Monday, November 30, 2009
Columbusites: Have you been spying all of these yellow leaved shrubs with bright red berries that are everywhere in our urban woodlands? Jim McCormac tells the story of one of our nastiest non-native invasive species, Amur Honeysuckle, right here.
What are the local nasty invasive species in your part of the world?
Sunday, November 29, 2009
I hope you had a great Thanksgiving. For three weeks I've been battling a nasty case of Sinusitis. I think I've cleared up the infection, but my head still feels like someone took the end of a bike pump, shoved in up my nose without me looking, pumped my head full of air, and then sealed it shut with super glue. It isn't fun. Fortunately I've been taking it easy and Megan has helped me immensely. Needless to say, we've put our metroparks challenge on hold until I get better. My nature adventures have been limited, but when I have had a chance to get a few nature photographs, I feel I have made the most of my opportunities.
We spent Thanksgiving at my Parents home in Munroe Falls, Ohio. Behind their house on city-owned property is a nice little gully that supports a spring fed head water stream. A pair of what I believe are red-shouldered hawks frequents this woods and lowlands, and I happened to glance outside the kitchen window on Thursday and spotted this well camouflaged bird.
Zeroing in on a prey item near the stream, the hawk let me approach without any sign that it knew I was there.
A glance down to change my camera settings, and I thought it was on to me and flew away, but after about thirty seconds, it alighted once again, this time closer to me. I hadn't scared this bird, but it had flown down into the bottomlands to capture a prey item. What would this hawk be going for? A mammal, I thought, like a small mouse, or perhaps a frog. I couldn't tell what exactly it had caught until I downloaded the images this evening. I believe the prey item was some type of crayfish- check out that claw extending out from the grip of the hawk. You might be able to see it more easily by clicking on the image.
I was lucky that I not only saw the hawk, but also got to witness some very cool behavior. After a little research, it seems that red shouldered hawks frequent swampy areas and lowland forests (an "ah ha" moment for me- that's why they're frequent in Sanibel, and they're also in my parent's stream gully) so I'm guessing this crayfish is a fairly typical food item for this individual.
Apparently I offended someone with the successive pictures of a live turkey then a dead turkey being carved by my father-in-law for my Thanksgiving Day post. The post was in the spirit of our American tradition of eating turkey on Thanksgiving. The live turkey was an animal at Slate Run Metropark historical farm. This is a working farm where the animals are raised to provide consumption for people. They aren't pets.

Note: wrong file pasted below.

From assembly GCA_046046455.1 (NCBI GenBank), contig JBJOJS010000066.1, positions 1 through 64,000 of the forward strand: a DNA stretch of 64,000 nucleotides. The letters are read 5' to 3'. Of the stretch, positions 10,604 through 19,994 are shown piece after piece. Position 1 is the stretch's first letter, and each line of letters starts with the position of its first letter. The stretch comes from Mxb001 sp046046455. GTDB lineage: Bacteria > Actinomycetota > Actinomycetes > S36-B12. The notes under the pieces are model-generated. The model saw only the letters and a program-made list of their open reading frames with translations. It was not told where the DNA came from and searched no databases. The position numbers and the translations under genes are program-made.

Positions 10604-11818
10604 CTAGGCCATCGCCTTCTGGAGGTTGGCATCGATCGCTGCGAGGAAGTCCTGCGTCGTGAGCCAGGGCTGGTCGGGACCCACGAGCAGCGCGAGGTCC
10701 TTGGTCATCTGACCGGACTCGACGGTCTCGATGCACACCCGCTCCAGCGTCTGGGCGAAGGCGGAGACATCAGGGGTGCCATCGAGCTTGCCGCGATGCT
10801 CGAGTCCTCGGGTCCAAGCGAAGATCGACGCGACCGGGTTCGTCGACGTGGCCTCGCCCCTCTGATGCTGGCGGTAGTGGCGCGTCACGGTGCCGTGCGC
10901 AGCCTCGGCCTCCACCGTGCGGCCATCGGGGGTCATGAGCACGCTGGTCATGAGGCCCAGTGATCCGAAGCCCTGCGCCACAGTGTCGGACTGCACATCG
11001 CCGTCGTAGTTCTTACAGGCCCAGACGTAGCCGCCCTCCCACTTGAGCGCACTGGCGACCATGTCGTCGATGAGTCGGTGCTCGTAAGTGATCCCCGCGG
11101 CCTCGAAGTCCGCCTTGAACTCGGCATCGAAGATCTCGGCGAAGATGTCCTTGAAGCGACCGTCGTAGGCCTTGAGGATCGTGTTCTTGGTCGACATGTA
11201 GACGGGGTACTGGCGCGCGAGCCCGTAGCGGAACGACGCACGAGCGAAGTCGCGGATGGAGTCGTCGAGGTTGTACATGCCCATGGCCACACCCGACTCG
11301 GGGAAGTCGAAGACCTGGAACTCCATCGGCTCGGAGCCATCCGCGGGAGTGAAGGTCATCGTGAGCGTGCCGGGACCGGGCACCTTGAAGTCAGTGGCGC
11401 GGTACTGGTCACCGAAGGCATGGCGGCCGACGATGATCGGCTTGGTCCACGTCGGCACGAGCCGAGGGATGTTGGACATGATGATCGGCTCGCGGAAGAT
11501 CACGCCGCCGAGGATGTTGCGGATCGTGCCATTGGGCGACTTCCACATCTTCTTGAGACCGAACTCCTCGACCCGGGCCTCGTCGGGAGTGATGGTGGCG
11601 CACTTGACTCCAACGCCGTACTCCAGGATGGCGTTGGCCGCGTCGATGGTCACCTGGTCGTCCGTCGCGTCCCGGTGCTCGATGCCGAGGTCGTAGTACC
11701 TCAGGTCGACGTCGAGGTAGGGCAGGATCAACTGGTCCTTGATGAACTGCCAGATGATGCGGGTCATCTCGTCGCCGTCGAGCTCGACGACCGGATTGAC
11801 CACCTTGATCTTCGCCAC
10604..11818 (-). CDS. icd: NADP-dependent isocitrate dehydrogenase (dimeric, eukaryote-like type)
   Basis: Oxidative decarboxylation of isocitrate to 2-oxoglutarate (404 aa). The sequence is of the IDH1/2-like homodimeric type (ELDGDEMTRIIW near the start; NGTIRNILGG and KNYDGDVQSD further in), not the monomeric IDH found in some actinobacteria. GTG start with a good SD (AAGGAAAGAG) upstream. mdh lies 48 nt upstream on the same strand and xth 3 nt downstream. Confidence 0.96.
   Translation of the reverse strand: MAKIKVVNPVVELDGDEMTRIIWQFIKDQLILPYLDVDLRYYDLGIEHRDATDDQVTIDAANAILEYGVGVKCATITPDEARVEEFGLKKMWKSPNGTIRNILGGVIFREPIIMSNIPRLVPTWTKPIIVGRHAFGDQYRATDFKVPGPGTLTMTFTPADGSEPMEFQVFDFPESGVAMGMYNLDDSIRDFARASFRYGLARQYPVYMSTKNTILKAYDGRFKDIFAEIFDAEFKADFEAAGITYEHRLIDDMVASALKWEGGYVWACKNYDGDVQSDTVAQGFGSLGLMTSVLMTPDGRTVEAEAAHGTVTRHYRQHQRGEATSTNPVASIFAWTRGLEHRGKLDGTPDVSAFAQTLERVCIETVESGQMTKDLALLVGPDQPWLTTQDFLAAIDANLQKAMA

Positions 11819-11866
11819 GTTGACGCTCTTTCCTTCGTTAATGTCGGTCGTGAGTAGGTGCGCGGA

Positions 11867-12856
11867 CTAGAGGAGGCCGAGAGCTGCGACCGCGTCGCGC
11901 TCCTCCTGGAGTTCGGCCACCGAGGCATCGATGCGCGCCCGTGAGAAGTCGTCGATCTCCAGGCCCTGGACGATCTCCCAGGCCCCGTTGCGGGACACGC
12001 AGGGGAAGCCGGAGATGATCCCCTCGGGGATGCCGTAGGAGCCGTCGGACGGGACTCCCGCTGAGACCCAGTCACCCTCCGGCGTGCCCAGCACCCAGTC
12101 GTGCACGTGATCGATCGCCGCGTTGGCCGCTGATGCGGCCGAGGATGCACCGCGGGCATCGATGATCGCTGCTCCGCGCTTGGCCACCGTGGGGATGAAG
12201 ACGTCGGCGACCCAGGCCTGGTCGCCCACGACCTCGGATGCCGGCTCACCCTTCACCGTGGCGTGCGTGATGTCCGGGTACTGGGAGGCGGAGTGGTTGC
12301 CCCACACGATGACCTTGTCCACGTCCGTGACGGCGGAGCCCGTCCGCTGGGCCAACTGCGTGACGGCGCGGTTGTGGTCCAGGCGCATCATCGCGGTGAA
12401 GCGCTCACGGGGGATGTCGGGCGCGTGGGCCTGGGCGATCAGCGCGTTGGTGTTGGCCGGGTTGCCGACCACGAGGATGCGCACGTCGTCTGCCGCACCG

I encourage all comments, but when I receive anonymous comments that are meant to offend and criticize, I view them as cowardice actions. I ask that if you must leave a comment that intends to criticize my writing or photographs, please leave your name so we can have an intelligent dialogue.
All comments on the blog will now be moderated- I appreciate all your thoughts on this matter, including any constructive criticism regarding my decision to show an image of a live domesticated turkey followed by an oven roasted turkey in succession.
Thursday, November 26, 2009
Sunday, November 22, 2009
If you've just joined us, I've been showing images of a weekend in Adams County, Ohio from the first weekend in November. Our first stop was Adams Lake Prairie, then we were on to Chaparral Prairie, and then finally to Davis Memorial. After a quick stop at The Wilderness Preserve, we were on to the moss workshop at the Edge of Appalachia, Ohio's largest privately protected natural area. Taught by Dr. Barb Andreas, I was preparing for an intense weekend of looking through microscopes, and I was not disappointed. Friday night we started out with an introductory slideshow full of amazing photographs of the tiny, intricate anatomy of mosses. Off to bed it was after a long day and my first night sleeping in Adams County.
Saturday morning we began at the Cincinnati Museum Center's Eulett Center, a brand new building that serves as the new focal point of the Edge of Appalachia Preserve. The last time I visited the preserve, the staff was housed, well, in an old house. Now, they've got this incredible building, full of really cool microscopes and technology that made studying mosses a breeze.
Ok, I'm kidding just a little bit. Moss Identification is tedious- why? The parts of a moss plant- the leaf, the stems, are just so tiny, that in order to be able to see those parts, you just have to use both a dissecting and compound microscope. We examined our specimens at 40, 100, and 400 times magnification.
We did make it into the field to collect moss specimens, and we were accompanied by a very hungry cat that was trying to make the Eulett Center home.
Over the weekend, I saw more than a few people sneak food to it- so it was wise to follow us. We searched for and examined mosses as doggedly as the cat followed us. We put a good twelve hours in on Saturday, mostly at the microscope, followed up by three hours Sunday morning. I spent the most time examining the mosses and trying to learn the characters that I would need to identify them in the future. These included, amongst a host of other characters- the shape and size of individual moss cells- whether the cells have bumps on them called papillae, and whether the stem has a bunch of hairy things on it, the name of which I have now forgotten.
All in all, a great weekend, I learned what it takes to identify mosses, and I'll have yet another thing to look for and learn about when I venture through the natural areas of Ohio.
P.S. The moss workshop I attended is part of the Edge of Appalachia's advanced naturalist workshop series. I would recommend any of their workshops.
Saturday, November 21, 2009
Sometimes you see so many interesting things in one day, it seems like I could write dozens of posts. That's how I feel about my early November trip to Adams County. For me, these posts are a way to remember and cement into my brain the names of the plants that I observed. Hopefully, you enjoy seeing what I saw as well!